SUPREME COURT OF THE STATE OF NEW YORK APPELLATE DIVISION SECOND JUDICIAL DEPARTMENT
November 24, 2009
IN THE MATTER OF MICHAEL TORI, APPELLANT,
JOAN ANN TORI, RESPONDENT.
IN THE MATTER OF JOAN ANN TORI, RESPONDENT,
MICHAEL J. TORI, APPELLANT.
In two related child custody proceedings pursuant to Family Court Act article 6, the father appeals, as limited by his brief, from so much of an order of the Family Court, Dutchess County (Gilbert, Ct. Atty. Ref.), dated June 24, 2008, as, after a hearing, upon granting that branch of the mother's petition which was to modify the parties' judgment of divorce dated March 4, 2004, awarding the parties joint custody of their child, granted that branch of the petition which was to award sole legal and physical custody of the child to the mother and, in effect, denied his cross petition for sole legal and physical custody.
Published by New York State Law Reporting Bureau pursuant to Judiciary Law § 431.
This opinion is uncorrected and subject to revision before publication in the Official Reports.
WILLIAM F. MASTRO, J.P., ARIEL E. BELEN, L. PRISCILLA HALL & LEONARD B. AUSTIN, JJ.
(Docket No. V-5423-05)
DECISION & ORDER
ORDERED that the order is affirmed insofar as appealed from, without costs or disbursements.
"Modification of an existing custody arrangement is permissible only upon a showing that there has been a change in circumstances such that modification is necessary to ensure the best interests of the child" (Matter of Strand-O'Shea v O'Shea, 32 AD3d 398, 398; see Eschbach v Eschbach, 56 NY2d 167, 172; Matter of Lovitch v Lovitch, 64 AD3d 710). "The court's paramount concern in any custody dispute is whether, under the totality of the circumstances, a transfer of custody is in the best interests of the child" (Musachio v Musachio, 53 AD3d 600, 601; see Eschbach v Eschbach, 56 NY2d at 171; Neuman v Neuman, 19 AD3d 383, 384). Moreover, "[o]ne of the primary responsibilities of a custodial parent is to assure meaningful contact between the children and the other parent . . . and the willingness of a parent to assure meaningful contact between the children and the other parent is a factor to be considered in making a custody determination" (Matter of Honeywell v Honeywell, 39 AD3d 857; Young v Young, 212 AD2d 114, 122-123; see Cuccurullo v Cuccurullo, 21 AD3d 983, 984). Further, "since any custody determination depends to a very great extent upon the hearing court's assessment of the credibility of the witnesses and of the character, temperament, and sincerity of the parties, its findings are generally accorded great respect and will not be disturbed unless they lack a sound and substantial basis in the record, or are contrary to the weight of the evidence" (Matter of Neu v Neu, 303 AD2d 509, 510; see Matter of Nunn v Bagley, 63 AD3d 1068, 1069; Matter of Carrasquillo v Cora, 60 AD3d 852).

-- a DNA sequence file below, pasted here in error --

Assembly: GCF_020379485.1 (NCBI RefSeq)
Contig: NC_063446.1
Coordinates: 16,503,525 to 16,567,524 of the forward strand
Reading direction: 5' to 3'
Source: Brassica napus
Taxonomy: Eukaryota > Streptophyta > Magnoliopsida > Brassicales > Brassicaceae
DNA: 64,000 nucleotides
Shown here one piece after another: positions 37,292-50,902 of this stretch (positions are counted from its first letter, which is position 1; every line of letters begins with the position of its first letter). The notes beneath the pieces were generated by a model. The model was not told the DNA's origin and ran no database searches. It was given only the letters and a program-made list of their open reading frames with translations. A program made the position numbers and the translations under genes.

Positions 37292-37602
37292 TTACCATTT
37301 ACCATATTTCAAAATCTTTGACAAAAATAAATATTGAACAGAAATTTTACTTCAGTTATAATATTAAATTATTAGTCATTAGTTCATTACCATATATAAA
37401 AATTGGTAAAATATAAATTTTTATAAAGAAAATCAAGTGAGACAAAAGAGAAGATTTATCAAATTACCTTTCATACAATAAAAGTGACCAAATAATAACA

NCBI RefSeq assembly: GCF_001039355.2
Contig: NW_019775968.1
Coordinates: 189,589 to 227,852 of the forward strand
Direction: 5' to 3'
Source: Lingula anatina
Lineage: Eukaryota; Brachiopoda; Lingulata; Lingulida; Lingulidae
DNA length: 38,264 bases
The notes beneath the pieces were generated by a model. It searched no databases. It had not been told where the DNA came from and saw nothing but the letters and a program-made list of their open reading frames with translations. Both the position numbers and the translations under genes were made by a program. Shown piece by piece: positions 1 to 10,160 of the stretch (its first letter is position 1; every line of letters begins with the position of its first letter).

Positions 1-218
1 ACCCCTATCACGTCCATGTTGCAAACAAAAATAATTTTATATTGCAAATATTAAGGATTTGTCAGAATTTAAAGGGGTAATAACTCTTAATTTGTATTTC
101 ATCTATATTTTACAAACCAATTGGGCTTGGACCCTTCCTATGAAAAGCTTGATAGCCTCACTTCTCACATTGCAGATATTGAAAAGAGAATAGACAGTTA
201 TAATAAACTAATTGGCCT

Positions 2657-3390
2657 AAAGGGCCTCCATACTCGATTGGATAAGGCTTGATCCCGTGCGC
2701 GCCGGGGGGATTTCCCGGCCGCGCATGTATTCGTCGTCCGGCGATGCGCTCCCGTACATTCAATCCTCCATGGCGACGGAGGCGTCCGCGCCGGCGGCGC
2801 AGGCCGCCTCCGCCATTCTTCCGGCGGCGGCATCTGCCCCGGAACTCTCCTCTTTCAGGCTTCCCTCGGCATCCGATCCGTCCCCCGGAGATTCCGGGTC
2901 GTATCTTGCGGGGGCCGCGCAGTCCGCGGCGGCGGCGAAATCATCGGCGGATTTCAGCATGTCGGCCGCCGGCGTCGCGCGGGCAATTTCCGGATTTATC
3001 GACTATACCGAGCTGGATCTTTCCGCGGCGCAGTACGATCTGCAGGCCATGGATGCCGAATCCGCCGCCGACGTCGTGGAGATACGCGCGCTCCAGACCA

The father does not challenge the Family Court's determination modifying the parties' prior custody arrangement, incorporated into the judgment of divorce, that awarded them joint custody of their child, but contends that the mother should not have been awarded sole legal and physical custody. Contrary to the father's contention, the Family Court's determination to modify the parties' custody arrangement by awarding sole legal and physical custody to the mother has a sound and substantial basis in the record (see Matter of Nunn v Bagley, 63 AD3d 1068; Matter of Lovitch v Lovitch, 64 AD3d at 710). The evidence presented at the hearing established, inter alia, that the mother was more willing than the father to assure meaningful contact between the child and the other parent (see Matter of Lovitch v Lovitch, 64 AD3d at 710; Matter of Honeywell v Honeywell, 39 AD3d 857; Young v Young, 212 AD2d at 122-123). Under the circumstances of this case, that fact was particularly significant.
The father's remaining contentions are without merit.
MASTRO, J.P., BELEN, HALL and AUSTIN, JJ., concur.
© 1992-2009 VersusLaw Inc.